Pliny the Younger

About Pliny the Younger

Who is it?: Author, Lawyer
Died On: c. 113 AD (aged c. 52)\nBithynia
Occupation: Politician, judge, author
Parent(s): Lucius Caecilius Cilo and Plinia Marcella

Pliny the Younger Net Worth

Pliny the Younger was born, is Author, Lawyer. Pliny the Younger was an ancient Roman author, lawyer and magistrate who left behind a collection of hundreds of letters which became an important source for Roman history. He was the nephew of Pliny the Elder, a famous author and natural philosopher. Pliny the Younger lost his father at an early age and was thus raised by his brilliant and well-known uncle Pliny the Elder who undoubtedly had a great influence on the young man. Pliny the Younger, born as either Gaius Caecilius or Gaius Caecilius Cilo, was later adopted by his uncle who left him his estate upon his death. Hailing from a wealthy aristocratic family, he started his career at the age of 18 and became very active in the Roman legal system. He became a very successful lawyer and was known to be an honest and hard working man. He also developed a love for writing at a young age and wrote a tragedy in Greek when he was 14. Over the years he composed poetry and wrote a collection of private letters which later on became a very important source of Roman history. He was also a notable orator known for his magnificent orations though much of his orations have been lost over the centuries.
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Famous Quotes:

I hoped in the first place to encourage our Emperor in his virtues by a sincere tribute and, secondly, to show his successors what path to follow to win the same renown, not by offering instruction but by setting his example before them. To proffer advice on an Emperor's duties might be a noble enterprise, but it would be a heavy responsibility verging on insolence, whereas to praise an excellent ruler (optimum principem) and thereby shine a beacon on the path posterity should follow would be equally effective without appearing presumptuous.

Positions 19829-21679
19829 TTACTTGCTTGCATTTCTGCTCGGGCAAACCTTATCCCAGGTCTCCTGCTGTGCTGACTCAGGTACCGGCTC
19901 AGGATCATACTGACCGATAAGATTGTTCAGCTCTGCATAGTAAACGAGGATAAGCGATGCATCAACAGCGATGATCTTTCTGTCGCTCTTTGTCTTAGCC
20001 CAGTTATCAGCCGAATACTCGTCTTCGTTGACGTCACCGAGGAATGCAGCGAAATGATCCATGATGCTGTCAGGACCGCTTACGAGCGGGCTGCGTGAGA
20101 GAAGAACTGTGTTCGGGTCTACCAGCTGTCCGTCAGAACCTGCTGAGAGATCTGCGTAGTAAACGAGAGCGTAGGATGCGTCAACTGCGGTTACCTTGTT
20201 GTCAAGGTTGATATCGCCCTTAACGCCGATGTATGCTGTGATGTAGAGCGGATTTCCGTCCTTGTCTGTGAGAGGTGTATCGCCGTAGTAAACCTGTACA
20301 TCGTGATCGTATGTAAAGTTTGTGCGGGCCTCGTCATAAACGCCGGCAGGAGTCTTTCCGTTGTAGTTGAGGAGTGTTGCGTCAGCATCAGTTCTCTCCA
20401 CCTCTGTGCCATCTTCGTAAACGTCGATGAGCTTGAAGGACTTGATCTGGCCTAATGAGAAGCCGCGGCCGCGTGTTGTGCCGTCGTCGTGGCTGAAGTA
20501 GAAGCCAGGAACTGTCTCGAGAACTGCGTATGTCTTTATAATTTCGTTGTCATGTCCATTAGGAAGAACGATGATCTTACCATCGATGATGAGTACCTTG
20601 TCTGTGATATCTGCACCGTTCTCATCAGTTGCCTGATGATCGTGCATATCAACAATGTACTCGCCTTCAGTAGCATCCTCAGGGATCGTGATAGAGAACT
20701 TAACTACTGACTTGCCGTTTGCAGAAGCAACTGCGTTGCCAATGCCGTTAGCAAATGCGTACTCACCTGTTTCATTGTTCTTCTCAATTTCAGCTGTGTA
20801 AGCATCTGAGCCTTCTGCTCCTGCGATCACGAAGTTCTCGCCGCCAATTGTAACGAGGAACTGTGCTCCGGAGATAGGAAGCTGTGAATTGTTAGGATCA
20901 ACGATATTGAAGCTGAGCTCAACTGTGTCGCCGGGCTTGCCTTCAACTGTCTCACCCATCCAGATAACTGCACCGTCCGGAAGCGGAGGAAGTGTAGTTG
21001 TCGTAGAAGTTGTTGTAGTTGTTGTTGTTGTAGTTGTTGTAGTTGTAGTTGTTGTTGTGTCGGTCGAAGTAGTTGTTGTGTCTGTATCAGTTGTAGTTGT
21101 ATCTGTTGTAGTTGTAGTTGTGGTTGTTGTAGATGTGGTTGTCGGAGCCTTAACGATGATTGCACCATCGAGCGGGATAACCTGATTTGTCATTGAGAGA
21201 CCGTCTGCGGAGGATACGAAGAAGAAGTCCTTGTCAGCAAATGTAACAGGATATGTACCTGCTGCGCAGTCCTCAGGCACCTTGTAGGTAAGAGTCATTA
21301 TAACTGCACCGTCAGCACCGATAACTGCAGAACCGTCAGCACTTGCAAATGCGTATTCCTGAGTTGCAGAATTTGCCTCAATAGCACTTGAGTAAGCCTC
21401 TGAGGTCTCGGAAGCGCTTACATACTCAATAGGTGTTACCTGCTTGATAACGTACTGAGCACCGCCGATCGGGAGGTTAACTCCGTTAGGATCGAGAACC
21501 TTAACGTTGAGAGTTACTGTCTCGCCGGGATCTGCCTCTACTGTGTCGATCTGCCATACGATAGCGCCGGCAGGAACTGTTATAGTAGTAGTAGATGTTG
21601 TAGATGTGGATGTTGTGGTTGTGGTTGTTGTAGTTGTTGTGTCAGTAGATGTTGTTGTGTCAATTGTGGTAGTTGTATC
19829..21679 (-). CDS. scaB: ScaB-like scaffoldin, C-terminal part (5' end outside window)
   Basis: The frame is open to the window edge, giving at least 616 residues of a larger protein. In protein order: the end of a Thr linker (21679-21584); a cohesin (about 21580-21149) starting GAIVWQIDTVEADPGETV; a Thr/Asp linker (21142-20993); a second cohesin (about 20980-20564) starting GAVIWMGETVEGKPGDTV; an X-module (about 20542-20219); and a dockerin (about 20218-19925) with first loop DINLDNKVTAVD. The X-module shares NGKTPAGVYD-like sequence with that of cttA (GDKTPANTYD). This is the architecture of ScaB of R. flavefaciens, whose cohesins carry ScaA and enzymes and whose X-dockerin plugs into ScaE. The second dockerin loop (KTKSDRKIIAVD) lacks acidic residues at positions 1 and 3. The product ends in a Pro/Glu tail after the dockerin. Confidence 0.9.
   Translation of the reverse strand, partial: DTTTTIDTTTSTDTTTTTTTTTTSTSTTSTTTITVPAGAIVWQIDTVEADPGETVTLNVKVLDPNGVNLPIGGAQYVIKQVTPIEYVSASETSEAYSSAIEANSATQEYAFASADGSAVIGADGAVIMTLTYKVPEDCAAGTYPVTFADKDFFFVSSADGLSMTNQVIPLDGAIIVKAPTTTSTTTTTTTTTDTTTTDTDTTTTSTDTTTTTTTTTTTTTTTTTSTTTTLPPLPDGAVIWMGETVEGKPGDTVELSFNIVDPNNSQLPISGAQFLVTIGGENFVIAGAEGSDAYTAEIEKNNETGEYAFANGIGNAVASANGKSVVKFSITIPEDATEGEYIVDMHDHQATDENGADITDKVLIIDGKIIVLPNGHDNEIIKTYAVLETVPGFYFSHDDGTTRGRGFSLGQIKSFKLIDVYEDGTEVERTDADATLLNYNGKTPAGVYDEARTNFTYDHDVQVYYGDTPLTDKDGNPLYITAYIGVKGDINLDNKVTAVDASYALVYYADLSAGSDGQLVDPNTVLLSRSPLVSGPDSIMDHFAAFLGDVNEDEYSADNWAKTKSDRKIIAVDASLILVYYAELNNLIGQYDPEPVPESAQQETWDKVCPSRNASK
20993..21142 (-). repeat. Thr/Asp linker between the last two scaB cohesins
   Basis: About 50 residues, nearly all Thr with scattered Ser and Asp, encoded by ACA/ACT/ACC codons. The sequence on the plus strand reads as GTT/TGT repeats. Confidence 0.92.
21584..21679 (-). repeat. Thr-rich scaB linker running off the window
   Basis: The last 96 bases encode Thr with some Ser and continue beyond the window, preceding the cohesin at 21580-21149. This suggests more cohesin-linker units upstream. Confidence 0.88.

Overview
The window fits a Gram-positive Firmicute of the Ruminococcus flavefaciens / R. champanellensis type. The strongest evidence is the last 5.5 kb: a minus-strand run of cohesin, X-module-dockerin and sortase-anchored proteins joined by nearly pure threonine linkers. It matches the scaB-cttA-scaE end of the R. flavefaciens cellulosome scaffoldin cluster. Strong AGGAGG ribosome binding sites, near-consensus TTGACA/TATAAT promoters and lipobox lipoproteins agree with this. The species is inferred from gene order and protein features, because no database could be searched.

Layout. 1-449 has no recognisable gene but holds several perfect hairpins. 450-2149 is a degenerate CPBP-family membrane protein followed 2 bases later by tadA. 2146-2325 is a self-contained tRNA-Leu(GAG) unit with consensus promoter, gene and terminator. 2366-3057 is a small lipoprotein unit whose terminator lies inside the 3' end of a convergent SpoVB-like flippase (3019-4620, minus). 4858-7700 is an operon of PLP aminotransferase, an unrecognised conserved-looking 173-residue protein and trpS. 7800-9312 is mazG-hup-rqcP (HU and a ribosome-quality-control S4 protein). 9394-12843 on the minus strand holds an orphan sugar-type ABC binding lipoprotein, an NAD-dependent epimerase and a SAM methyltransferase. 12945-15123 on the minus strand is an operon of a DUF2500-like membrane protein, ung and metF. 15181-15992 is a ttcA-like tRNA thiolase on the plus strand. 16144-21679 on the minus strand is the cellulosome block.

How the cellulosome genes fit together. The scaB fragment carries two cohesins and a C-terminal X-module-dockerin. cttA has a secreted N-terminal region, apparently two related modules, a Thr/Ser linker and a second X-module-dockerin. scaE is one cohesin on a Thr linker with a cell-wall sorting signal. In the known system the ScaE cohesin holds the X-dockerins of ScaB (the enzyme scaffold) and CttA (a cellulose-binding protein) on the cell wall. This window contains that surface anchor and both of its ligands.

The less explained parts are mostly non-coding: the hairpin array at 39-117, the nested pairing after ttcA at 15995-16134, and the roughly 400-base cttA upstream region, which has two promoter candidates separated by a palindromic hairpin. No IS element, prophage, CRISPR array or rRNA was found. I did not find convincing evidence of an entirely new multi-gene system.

The largest surviving body of Pliny's work is his Epistulae (Letters), a series of personal missives directed to his friends and associates. These letters are a unique testimony of Roman administrative history and everyday life in the 1st century AD. Especially noteworthy among the letters are two in which he describes the eruption of Mount Vesuvius in August 79, during which his uncle Pliny the Elder died (Epistulae VI.16, VI.20), and one in which he asks the Emperor for instructions regarding official policy concerning Christians (Epistulae X.96).


Pliny the Younger wrote hundreds of letters, of which 247 survive and are of great historical value. Some are addressed to reigning emperors or to notables such as the Historian Tacitus. Pliny served as an imperial magistrate under Trajan (reigned 98–117), and his letters to Trajan provide one of the few surviving records of the relationship between the imperial office and provincial governors.